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WorkTango has previously written on the characteristics of Generation Z and Millennials. People management experts like Giselle Kovary have shared insights on how to both lead and engage the two newest generations. Indeed, the two generations share similarities because of their close proximity in age.
Generation Z is unique however in its own right. It deserves to be looked at as a separate age cohort altogether.
At the very least, it helps to treat GenZs as a separate generation, so when designing surveys or analyzing responses, there’s an added demographic factor to consider that may explain variance in preferences and answers.
This article looks at Generation Z characteristics, how they are at work, the values which drive them and their communication habits.
Who Are Generation Z?
The Pew Research Center defines Generation Z as those born between 1997-2012. Others have very similar ranges for GenZ that only diverges by one or two years.
We can take this to mean that anyone currently between the ages of 11 and 26 is classified as a member of GenZ. They’re the latest generation to enter the workforce, and new GenZ members will continue to enter the workforce throughout the decade.
As such, understanding this age cohort is very important for HR. As the newest entrants to the workforce, it’s likely the majority of freshers or entry-level employees will be from this generation.
As the years roll by, sourcing for more seasoned candidates will mean tapping into the GenZ pool as their members age and gain further experience.
By 2025, one out of four workers in the world will be a member of GenZ.
It’s inevitable then, that GenZ members will have to be understood and assimilated into organizations where a healthy working relationship is maintained for the entirety of their career.
To clear any confusion, GenZ members are also known as Zoomers or Zillennials. Both are wordplays of other generations before it with a Z in the front, namely Boomers and Millennials.
GenZ is the most racially and ethnically diverse generation yet in North America with nearly half of GenZ members belonging to a racial or ethnic minority group. Some characteristics of Generation Z are similar despite the ethnic differences.
Thankfully, there have been studies conducted on the workplace attitudes and preferences of GenZ. We shall take a look at some of these studies and provide commentary on what it means for organizations.
Generation Z Characteristics in the Workplace
Focused on Diversity, Equity, and Inclusion
For most GenZ members, diversity is not something they need to get used to. They know of it well having grown up in diverse communities, attending higher education institutions with a diverse student body, and consuming media that is more reflective of all citizens.
As such, it’s important to them that everyone is included in discussions about the company and about work matters.
Deloitte conducted a survey of over 8,000 GenZs and over 12,000 Millennials. Compared to Millennials, more GenZs believe that individuals, the education system, and social movements are contributing to reducing inequality in the system.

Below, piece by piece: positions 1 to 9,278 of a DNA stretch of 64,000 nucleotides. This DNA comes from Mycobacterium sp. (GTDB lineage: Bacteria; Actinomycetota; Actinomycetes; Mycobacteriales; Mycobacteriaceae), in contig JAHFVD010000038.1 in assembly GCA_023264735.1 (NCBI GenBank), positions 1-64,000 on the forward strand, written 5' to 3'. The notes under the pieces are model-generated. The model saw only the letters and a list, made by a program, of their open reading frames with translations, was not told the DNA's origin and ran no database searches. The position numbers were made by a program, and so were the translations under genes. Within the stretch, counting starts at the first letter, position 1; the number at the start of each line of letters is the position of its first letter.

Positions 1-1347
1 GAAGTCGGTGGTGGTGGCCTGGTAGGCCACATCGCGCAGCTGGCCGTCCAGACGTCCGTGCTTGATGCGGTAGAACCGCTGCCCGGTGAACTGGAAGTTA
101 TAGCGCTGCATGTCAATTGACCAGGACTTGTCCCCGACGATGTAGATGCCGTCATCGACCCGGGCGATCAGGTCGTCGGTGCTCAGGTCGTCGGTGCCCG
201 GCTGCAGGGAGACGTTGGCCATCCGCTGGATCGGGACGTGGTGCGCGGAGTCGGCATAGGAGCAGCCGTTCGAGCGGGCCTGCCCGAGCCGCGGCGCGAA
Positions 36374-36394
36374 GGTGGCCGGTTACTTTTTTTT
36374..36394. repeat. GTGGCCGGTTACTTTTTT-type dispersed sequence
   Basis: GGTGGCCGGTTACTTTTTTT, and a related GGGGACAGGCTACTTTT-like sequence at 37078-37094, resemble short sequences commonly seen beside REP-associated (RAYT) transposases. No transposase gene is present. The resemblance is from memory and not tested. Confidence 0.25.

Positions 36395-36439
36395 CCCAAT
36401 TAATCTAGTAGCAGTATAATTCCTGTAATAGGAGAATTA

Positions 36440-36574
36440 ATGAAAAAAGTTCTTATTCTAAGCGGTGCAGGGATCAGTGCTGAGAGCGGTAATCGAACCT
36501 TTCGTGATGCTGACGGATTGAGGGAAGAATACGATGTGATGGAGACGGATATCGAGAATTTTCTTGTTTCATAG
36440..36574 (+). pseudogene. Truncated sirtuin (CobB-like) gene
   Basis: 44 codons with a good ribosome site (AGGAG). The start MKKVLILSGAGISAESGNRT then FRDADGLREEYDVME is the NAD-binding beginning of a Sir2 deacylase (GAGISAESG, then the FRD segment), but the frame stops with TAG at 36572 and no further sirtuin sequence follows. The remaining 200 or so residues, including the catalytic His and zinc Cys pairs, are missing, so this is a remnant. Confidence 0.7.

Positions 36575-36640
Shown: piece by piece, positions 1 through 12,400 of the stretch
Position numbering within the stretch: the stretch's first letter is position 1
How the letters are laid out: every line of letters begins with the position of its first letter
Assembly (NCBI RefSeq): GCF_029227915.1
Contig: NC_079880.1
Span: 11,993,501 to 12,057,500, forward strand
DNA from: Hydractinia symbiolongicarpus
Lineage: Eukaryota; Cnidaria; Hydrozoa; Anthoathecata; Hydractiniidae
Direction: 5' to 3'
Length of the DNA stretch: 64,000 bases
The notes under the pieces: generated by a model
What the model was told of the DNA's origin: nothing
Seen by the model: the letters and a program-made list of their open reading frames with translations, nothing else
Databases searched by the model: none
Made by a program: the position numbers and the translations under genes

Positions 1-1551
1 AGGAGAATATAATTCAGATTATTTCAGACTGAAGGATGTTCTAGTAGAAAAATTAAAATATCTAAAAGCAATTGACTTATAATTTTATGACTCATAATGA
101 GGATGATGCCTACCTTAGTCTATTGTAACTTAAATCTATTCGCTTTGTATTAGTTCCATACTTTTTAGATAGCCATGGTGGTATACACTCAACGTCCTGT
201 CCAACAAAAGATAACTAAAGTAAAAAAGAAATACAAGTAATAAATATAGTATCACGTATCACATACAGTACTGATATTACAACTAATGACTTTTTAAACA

This is a shift from Millennials who have a larger percentage of constituents who believe that businesses are contributing to reducing inequality.
As an organization, it’s best to have a DEI statement that outlines your position on managing differences and what that looks like.
Given that accommodating everyone is an important position for GenZ, it’s best to communicate with transparency about what’s being done in terms of taking into account everyone’s views at every opportunity.
The DEI survey is a great tool for this exact purpose. It not only signals the intent to hear from all your employees about matters of diversity, equity and inclusion it also allows for the measurement and tracking of diversity in the organization.
Technologically Savvy But Favoring Human Interaction
Generation Z is more technologically savvy than any other generation before it.
Dell conducted a study of over 12,000 students ready to enter the workforce or already in the workforce in some capacity. It was found that 80% of GenZs want to work with cutting-edge technology and have a strong belief in tech and automation. But less than half of them are comfortable with non-tech skills.
This indicates their level of comfort in using technology probably arises from the fact that they’ve grown up with smartphones, laptops, and web-based apps.
But there’s a degree of fear when it comes to interacting with others, especially those with more experience or qualifications. This trepidation manifests in a lack of confidence in soft skills such as teamwork, problem-solving, speaking, etc.
Nonetheless, GenZ still favors human interaction. Some 90% say they prefer to have a human team element according to a survey from EY. Getting to know their colleagues and their organization’s culture, and acquiring a sense of know-how around their job melts away initial apprehensions.
Onboarding surveys can fast-track GenZs acculturation. It’s important for them to know right off the bat, that their colleagues and managers are there to support them, and that their voices matter.
This is a critical consideration given that over three-quarters of GenZ cohorts state that a manager’s coaching ability is important to them; almost 90% say they expect constant feedback from their supervisor.